Leonie Sonning’s Music Prize
- a short history of the music prize which by rewarding each era’s greatest musical artists attempts to preserve and develope the performing and creative arts’ quality and expression at the highest level.
Leonie Sonning’s Music Prize has been awarded since 1959 to an assortment of, on the one hand, the most popular stars such as Bernstein, Menuhin, Segovia and Anne-Sophie Mutter, and on the other hand, composers such as Stravinsky, Britten, Shostakovich, Boulez and Per Nørgård. Plus some of the greatest jazz musicians such as Miles Davis and Keith Jarrett.
When Leonie Sonning decided to use her fortune by awarding an annual music award to the greatest musicians, there was no doubt that the monetary size of the music prize was the most important consideration. However, today the financial reward is not the most important aspect for a performer when agreeing to receive the Leonie Sonning Music Prize. The reason that the award has kept its value over the years has been that the Board of Directors, which is also the prize committee which chooses the award recipient, has almost without exception chosen correctly. As a result, the list of prize recipients has historically included the absoulte greatest performing musicians and singers. To be included in this renowned company of recipients is worth more than gold and as such the Leonie Sonning Music Prize is considered more than other comparable awards as music’s Nobel Prize. The list of recipients is even more impressive because the Danish music prize is by far the oldest compared to the two other renowned European music awards (the German Ernst von Siemens Prize and Sweden’s Polar Prize).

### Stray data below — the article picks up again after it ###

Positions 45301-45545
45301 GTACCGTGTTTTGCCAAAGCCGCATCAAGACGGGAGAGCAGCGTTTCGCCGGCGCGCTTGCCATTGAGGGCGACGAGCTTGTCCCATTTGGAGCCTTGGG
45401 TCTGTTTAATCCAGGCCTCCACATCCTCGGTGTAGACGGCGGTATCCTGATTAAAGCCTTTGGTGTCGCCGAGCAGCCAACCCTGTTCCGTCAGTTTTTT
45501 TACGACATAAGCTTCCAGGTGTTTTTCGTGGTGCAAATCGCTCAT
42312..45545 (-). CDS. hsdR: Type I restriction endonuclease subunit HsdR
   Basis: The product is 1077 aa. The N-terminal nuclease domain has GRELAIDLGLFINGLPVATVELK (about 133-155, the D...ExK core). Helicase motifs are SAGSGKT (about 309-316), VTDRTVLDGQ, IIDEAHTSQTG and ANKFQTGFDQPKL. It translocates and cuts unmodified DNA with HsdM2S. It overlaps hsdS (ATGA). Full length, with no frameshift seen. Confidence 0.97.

It is solely the artistic quality which is decisive when choosing who should receive the prize. No matter how well paid and famous the prize’s recipient is , the prize’s list of the last 50 years will always constitute the strongest argument for accepting. The challenge facing the Music Foundation’s board members is to sustain the integrity of the list, to find the most important composers, musicians, conductors and singers and thus preserve the attraction, prestige and spirit of accepting the prize.
The Lady behind the Music Prize
Leonie was born on May 1, 1887 into a wealthy family, which made certain that she was sent as a young girl to a pension in Germany and afterwards to a convent school in France. She subsequently studied literature history and art history at the Sorbonne University in Paris and in England. She was finally educated as an actress!